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The term Fanyi qiang 翻译腔 means literally “tone of translation”. Rather pejorative, it refers to a certain type of translation in the context of translation studies, which should be avoided or even eliminated according to a prescriptive vision and which is close to what Eugene Nida call “translationese”. However, in literary criticism and in everyday use, the Chinese word means a style of writing that reads as if it has been translated from a text written in another language, so it is even closer to the literal meaning of “translationese” (“translation” plus the suffix “-ese” which means having the qualities or characteristics of something) than Nida’s usage of it.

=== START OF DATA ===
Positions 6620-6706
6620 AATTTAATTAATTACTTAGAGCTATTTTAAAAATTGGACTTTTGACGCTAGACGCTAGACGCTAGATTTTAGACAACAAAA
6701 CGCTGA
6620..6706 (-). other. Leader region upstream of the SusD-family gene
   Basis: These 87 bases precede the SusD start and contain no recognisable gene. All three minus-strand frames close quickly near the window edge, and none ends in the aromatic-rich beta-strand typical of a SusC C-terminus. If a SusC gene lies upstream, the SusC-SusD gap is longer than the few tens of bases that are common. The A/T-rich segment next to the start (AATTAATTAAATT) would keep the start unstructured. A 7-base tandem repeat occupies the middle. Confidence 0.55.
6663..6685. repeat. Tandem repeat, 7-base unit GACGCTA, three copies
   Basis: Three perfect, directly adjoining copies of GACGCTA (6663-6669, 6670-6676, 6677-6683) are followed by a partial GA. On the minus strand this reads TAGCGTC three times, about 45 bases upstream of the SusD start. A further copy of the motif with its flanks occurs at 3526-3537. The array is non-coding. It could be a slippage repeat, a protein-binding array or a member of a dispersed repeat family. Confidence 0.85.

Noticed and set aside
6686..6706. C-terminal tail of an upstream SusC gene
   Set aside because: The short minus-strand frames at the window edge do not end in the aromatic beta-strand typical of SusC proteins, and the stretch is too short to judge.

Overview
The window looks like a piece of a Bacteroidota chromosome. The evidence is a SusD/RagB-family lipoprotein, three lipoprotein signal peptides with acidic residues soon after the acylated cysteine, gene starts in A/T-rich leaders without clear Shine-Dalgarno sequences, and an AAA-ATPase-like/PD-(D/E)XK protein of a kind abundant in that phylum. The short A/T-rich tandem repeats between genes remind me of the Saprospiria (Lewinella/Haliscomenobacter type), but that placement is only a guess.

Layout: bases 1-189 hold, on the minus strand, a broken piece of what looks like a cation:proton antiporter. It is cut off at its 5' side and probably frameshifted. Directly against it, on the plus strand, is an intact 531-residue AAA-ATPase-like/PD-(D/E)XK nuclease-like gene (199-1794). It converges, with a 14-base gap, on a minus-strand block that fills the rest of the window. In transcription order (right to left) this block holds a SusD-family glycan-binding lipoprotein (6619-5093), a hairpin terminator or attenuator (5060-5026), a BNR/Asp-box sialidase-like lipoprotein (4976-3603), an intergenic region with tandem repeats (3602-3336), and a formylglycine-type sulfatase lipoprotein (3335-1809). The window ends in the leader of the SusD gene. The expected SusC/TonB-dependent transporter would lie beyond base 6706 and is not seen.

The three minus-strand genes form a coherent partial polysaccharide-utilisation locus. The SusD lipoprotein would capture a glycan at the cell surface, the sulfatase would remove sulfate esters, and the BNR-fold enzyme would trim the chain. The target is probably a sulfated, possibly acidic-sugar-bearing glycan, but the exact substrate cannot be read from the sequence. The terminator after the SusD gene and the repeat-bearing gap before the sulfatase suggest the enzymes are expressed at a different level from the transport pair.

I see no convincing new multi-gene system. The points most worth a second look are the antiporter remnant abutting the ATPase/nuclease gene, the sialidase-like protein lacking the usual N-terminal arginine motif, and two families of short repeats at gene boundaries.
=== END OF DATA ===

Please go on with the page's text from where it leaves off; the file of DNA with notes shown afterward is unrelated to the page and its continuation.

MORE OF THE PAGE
Pseudotranslations that appear on Chinese social networks under the name of fanyi qiang have both meanings of the word. On the one hand, they are netizens’ parodies of “translationese” in Nida’s context, which is what they consider as typical style of translation. On the other hand, with their parodies, netizens have created a number of translation-like texts, which are characterized by their conscientiously foreignized discourse. Unlike pseudotranslations in Western literary history, these short texts posted and spread on Chinese social networks by amateurs are mostly just a game with other netizens, but their various approaches to fabricating translationese represent both a perception of translation and a perception of the Other: languages of the Other, poetics of the Other.